I love that. That's so important. Muscle memory is so powerful in both ways. If we do it wrong or teasing ourselves, very bad habits are getting cemented. Right. I mean, I know this in the direction of having studied Spanish for a long time and having lived a little bit in Latin America and then now starting to lose my accent, unfortunately. And so I'm going in the opposite direction. And so I can feel that when I pronounce Spanish words, it just doesn't feel natural anymore.


And so it can happen in both in both ways for sure.


And it's also the muscles. Right. Let's not forget that these are muscles. So you need to strengthen them. It's not like, OK, you're not going to the gym for two years. How would you expect to be in shape? Exactly. I mean, we can build new muscle fibers and our biceps after a few weeks of the gym. So why couldn't we do it with our mouths, with making those sounds? I love that mentality. Exactly.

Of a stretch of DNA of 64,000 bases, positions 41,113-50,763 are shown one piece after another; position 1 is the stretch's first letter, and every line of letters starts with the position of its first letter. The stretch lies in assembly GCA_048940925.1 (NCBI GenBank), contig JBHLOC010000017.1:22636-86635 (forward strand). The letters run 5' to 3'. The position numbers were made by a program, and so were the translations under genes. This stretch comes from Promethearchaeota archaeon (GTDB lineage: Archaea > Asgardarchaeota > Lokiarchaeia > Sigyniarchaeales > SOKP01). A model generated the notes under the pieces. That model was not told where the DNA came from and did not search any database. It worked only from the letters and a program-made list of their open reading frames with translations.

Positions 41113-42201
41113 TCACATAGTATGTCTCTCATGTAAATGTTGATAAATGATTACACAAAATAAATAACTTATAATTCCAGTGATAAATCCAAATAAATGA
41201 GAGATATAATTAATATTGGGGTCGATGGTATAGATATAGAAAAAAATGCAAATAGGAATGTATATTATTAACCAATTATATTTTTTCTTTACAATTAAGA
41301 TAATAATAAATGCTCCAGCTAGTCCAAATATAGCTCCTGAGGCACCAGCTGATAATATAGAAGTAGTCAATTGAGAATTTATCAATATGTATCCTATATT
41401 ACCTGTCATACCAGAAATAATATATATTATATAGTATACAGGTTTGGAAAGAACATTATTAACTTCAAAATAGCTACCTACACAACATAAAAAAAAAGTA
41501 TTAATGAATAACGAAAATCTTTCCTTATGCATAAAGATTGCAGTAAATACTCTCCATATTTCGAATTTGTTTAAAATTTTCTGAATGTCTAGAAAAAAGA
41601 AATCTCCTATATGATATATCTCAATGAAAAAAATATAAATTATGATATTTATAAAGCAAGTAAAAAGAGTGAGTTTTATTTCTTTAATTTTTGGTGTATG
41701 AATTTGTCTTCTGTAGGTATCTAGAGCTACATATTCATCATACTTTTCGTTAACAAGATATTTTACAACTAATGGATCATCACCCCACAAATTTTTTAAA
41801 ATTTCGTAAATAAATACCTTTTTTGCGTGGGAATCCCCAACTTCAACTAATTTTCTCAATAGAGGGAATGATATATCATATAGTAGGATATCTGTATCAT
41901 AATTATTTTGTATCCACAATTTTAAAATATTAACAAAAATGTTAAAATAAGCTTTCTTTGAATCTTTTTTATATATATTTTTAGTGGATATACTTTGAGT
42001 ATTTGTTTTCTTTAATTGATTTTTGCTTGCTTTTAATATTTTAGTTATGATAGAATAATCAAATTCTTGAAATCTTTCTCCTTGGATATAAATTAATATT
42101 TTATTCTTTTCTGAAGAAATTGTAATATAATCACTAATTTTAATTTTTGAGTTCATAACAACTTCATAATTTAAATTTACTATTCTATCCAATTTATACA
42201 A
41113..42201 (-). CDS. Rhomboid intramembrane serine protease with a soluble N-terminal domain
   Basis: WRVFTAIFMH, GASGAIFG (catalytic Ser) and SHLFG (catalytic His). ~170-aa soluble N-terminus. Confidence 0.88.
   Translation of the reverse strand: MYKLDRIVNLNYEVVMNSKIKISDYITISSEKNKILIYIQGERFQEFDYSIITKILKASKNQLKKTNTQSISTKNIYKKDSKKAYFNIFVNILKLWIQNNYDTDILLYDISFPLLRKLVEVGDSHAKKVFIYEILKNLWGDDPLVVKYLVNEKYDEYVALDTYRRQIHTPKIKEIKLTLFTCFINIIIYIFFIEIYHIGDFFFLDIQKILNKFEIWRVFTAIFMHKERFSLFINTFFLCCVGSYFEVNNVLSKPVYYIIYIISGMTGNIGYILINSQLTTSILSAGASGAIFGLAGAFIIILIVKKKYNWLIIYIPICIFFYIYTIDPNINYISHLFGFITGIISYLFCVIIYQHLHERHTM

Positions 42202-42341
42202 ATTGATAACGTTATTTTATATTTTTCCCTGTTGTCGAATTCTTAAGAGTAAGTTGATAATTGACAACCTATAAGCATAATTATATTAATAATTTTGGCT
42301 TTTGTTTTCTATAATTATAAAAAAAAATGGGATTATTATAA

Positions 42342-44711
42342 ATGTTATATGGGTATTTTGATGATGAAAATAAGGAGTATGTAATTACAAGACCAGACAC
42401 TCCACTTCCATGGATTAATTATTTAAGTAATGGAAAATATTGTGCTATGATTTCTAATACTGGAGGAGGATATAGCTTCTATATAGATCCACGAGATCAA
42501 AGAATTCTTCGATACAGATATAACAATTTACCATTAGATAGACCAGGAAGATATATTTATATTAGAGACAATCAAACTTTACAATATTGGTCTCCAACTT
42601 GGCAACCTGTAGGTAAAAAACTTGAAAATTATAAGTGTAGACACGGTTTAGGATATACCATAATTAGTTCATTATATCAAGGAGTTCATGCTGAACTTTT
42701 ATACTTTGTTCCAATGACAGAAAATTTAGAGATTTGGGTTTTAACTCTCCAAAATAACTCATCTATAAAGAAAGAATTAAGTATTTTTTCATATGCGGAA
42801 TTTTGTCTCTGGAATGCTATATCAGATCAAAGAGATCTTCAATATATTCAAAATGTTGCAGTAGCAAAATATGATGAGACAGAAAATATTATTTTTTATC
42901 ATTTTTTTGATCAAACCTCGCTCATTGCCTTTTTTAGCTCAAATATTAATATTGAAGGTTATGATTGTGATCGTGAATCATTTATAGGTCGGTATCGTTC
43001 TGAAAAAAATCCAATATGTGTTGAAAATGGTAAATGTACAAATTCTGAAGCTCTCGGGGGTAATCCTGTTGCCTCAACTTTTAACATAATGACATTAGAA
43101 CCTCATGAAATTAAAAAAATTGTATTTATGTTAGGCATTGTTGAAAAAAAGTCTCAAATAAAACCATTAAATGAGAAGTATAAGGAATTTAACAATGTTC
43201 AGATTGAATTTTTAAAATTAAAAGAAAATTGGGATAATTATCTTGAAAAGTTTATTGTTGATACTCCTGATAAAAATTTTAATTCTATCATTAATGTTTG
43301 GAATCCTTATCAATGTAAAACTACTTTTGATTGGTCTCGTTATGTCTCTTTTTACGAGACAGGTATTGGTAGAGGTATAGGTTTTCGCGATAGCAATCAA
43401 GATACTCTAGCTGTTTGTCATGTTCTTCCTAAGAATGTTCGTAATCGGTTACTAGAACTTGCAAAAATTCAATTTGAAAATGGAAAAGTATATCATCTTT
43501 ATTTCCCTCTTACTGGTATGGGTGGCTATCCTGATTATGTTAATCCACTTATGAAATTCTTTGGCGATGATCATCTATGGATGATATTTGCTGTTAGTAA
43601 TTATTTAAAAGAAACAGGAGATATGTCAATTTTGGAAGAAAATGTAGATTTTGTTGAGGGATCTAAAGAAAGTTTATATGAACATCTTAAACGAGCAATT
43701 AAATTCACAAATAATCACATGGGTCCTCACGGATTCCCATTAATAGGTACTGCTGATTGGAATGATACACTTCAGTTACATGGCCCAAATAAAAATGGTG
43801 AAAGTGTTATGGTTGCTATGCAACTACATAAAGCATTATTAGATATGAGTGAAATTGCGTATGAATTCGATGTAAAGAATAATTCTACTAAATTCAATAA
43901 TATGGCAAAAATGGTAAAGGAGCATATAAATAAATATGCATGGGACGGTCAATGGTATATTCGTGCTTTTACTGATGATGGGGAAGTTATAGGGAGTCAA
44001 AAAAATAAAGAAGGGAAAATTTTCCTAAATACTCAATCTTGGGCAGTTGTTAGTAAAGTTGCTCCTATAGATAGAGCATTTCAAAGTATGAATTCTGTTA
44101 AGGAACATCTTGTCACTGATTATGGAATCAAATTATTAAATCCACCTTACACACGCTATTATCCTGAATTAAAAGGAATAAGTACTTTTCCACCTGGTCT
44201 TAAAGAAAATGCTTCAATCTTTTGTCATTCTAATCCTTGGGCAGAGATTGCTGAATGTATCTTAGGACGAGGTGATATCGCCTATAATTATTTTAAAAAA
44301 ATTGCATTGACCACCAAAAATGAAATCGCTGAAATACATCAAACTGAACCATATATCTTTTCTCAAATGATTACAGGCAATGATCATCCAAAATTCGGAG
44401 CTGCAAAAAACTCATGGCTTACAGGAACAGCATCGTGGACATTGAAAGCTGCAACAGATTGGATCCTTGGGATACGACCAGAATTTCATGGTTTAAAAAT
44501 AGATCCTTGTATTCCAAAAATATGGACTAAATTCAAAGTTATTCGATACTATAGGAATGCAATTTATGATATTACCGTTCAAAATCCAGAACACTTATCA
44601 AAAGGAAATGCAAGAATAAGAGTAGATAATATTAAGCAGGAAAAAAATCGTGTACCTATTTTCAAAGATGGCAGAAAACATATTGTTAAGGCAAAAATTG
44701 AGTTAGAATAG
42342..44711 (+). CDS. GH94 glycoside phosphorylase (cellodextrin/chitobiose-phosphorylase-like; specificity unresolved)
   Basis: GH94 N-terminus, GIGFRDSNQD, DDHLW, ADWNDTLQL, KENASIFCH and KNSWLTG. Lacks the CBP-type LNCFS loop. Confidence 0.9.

Exactly. It should be addressed exactly the same way I love it.


And also, it's like ongoing work, like you say, you know, you haven't done it in a while. You get rusty and then you're not as sharp and it doesn't feel as smooth and effortless.


Yeah, we have to nurture this skill. One hundred percent. One hundred percent. OK, absolutely.


So then this is great. So I love this framework. So then what's our next step? I feel like there are a couple more steps to really make sure we bring it out there with with out in the conversation. Really. Right.


So now you need to start implementing what you have practiced. Let's assume that you've practiced the R and you were intentional about it and you drilled it in words and phrases and sentences and you tackled challenging transitions. And now but you still you feel that you're still not using it in a conversation, right? It's not there for you. You go back to your old habits. So the next step is still like that's a buffer step, which is OK, don't use it yet in real life because there is the whole aspect of judgment.